Stretching

By definition, a stretch is a specific position sustained to increase and maintain the length of a muscle or muscle group. It lengthens tendons, warms up ligaments, and prepares joints for work.

As a result, there is:

  • Additional flexibility throughout the body.
  • Increased awareness of muscles and their capabilities during any daily activity or sport.
  • Increased coordination or agility.
  • Quicker removal of waste products.
  • Better posture.
  • Increased range of motion available at a joints or joints.
  • The development of functional or “usable” flexibility.
  • Injury prevention.
  • Increased blood supply, nutrients, and joint fluid.
  • Reduced muscular soreness, stiffness, tightness and inflammation.
  • Personal enjoyment, relaxation and reduced stress.

What Happens In A Stretch?

As you increase tension in a stretch, within a few milliseconds, the spinal cord reflexively tells the muscle to shorten in order to protect the muscle from being overstretched. It takes 6-10 seconds for the brain and spinal cord to perceive that the stretch is safe and, suddenly, the mild pulling sensation you feel of the muscle shortening to resist the stretch is gone. It is in the next 20-24 seconds that the stretch has the beneficial effects. That is a why a stretch must be held at least 30 seconds.

When Should You Stretch?

Ideally, stretching should be done when the body is warm. A warm-up of at least 2-5 mins. of movement is necessary to get the blood flowing and the muscles, tendons, and ligaments warmed up. After every activity, especially taxing ones, you should do a cool-down stretch routine, similar to a warm-up stretch, to relax the muscles that were just exercised. This helps eliminate the metabolic build-up of waste, such as lactic acid, nitrogen, and carbon dioxide, from the muscles to enhance muscle repair and recovery. Otherwise the metabolic waste will cause muscle stiffness, which affects the movement of the joints.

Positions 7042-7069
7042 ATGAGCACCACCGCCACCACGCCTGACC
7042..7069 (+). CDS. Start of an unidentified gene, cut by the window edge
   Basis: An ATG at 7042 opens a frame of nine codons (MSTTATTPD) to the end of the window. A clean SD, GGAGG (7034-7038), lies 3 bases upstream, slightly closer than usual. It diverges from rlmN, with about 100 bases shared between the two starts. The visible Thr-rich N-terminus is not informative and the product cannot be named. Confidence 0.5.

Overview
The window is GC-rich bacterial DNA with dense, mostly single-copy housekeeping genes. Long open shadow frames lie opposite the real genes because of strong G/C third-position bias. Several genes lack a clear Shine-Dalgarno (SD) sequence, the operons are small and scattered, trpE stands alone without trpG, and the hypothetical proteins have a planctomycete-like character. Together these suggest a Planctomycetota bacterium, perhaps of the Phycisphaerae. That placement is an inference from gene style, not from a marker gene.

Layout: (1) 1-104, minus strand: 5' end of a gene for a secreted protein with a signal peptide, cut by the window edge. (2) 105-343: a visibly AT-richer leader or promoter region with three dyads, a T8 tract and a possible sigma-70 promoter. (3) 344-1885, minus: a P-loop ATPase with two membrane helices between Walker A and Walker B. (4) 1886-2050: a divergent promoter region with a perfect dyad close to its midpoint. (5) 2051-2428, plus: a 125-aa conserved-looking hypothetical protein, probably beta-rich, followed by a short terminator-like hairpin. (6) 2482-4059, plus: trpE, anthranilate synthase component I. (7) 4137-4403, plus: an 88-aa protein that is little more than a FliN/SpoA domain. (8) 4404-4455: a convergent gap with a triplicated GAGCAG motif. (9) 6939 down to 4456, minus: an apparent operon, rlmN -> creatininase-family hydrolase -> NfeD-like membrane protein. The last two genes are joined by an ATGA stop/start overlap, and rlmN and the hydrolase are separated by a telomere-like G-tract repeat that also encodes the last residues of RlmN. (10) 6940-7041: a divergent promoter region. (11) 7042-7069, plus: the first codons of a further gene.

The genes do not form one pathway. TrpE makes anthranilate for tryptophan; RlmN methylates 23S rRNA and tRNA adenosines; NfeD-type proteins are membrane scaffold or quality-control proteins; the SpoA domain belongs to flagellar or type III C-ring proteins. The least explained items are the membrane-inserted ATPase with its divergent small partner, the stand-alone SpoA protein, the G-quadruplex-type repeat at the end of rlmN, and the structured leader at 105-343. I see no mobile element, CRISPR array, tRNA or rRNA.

The Anatomy of Flexibility

Flexibility is most easily introduce by defining it as the range of motion (ROM) available to a joint or joints. Healthy or desired flexibility should be viewed as a capacity to move freely in every intended direction. The movement should not be confined to the joint’s functional range of motion (FROM) or intended movement capabilities.

Connective tissues of the joint include: cartilage, ligaments, tendons and muscle fascia or fascial sheath. The physical properties of connective tissue determine flexibility at the joint.

Cartilage is often present between bony surfaces to present a degree of protection for bone surfaces by providing “padding” and shock absorption capabilities.

Ligaments connect bone to bone and offer stability and integrity to joint areas. Tendons connect muscles to bone. The force of muscle contraction is transferred via the tend nous attachment of the muscles to the skeletal system.

Muscle fascia is represented by 3 “layers” of fascia that wrap the muscle:

  • Endomysium- wraps individual muscle fibers or cells.
  • Perimysium- wraps around groups or bundles of muscle fibers.
  • Epimysium- wraps the entire muscle.